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The Psychological Record

, Volume 64, Issue 4, pp 755–768 | Cite as

Competing Arbitrary and Non-Arbitrary Relational Responding in Normally Developing Children and Children Diagnosed with Autism

  • Neil KennyEmail author
  • Dermot Barnes-Holmes
  • Ian Stewart
Original Article

Abstract

The current study seeks to further investigate the previously reported disruptive effect of competing non-arbitrary stimulus relations on derived relational responding (Stewart et al. The Psychological Record, 52, 77–88, 2002; Kenny et al. The Psychological Record, 2014). Initially, Experiment 1 utilised procedures adapted from the previous Stewart et al. (The Psychological Record, 52, 77–88, 2002) study, rendering them developmentally appropriate for a participant population of normally developing children. The results showed all participants demonstrated equivalence class formation when only black stimuli were used and maintained criterion levels of equivalence-consistent responding in the Colour Test condition, where a competing non-arbitrary colour relation was present. Experiment 2 exposed a cohort of children diagnosed with autism to identical training and testing procedures. While these participants also demonstrated equivalence class formation with stimuli only black in colour, five of the six participants showed significantly lower levels of equivalence-consistent responding in the Colour Test condition. These results are consistent with previously reported research findings that children with autism perform more poorly in tasks containing competing sources of stimulus control (Huizinga et al. Neuropsychologia, 44, 2017–2036. 2006; Baker et al. Clinical Neurospsychologist, 15(3), 309–313. 2001; Pennington et al. 1997). The results of Experiment 1 suggest possible procedures to undermine spurious sources of non-arbitrary stimulus control in normally developing children.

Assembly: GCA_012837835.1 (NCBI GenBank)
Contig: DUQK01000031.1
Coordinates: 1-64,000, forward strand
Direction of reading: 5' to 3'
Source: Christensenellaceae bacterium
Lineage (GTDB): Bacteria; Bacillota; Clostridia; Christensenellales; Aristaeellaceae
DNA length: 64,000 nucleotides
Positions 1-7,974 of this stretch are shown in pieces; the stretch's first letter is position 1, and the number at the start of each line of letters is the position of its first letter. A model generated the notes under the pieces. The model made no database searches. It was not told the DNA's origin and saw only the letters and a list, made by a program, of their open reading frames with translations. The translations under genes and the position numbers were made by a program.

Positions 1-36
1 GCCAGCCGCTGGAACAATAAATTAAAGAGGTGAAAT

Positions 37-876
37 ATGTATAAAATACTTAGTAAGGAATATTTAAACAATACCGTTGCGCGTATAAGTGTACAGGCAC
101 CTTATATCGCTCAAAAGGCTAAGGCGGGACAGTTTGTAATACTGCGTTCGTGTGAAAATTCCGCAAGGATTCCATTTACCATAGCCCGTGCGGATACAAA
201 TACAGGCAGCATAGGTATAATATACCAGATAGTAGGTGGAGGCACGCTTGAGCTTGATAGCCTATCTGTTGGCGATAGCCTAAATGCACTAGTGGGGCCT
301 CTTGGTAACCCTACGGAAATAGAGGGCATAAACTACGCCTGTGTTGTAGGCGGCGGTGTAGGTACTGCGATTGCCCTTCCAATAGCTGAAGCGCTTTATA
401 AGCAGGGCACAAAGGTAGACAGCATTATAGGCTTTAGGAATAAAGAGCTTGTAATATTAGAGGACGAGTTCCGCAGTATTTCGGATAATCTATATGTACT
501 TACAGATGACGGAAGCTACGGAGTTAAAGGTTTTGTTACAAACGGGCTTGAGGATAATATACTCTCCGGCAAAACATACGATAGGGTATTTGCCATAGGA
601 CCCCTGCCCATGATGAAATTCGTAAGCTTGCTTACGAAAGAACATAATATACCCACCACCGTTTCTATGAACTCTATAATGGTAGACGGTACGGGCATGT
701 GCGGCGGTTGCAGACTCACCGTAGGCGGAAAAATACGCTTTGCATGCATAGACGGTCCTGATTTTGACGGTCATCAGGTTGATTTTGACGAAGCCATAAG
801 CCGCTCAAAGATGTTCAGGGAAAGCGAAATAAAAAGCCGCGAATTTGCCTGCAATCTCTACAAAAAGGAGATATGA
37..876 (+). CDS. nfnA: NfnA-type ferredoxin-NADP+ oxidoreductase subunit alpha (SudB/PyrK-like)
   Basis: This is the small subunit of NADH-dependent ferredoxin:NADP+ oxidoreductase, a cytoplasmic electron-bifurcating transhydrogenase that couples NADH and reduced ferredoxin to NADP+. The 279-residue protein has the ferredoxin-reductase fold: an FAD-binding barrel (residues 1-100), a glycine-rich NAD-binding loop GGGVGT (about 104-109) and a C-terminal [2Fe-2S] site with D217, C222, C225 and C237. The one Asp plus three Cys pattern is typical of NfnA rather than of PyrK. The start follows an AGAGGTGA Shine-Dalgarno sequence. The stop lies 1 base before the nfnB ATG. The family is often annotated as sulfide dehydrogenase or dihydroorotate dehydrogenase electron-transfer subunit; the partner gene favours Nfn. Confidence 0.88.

Keywords

Autism Arbitrary Relational Responding Relational Frame Theory 

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Copyright information

© Association of Behavior Analysis International 2014

Authors and Affiliations

  1. 1.Department of PsychologyUniversity of LimerickLimerickRepublic of Ireland
  2. 2.Department of Psychology, National University of IrelandMaynoothIreland
  3. 3.Department of Psychology, National University of IrelandGalwayIreland

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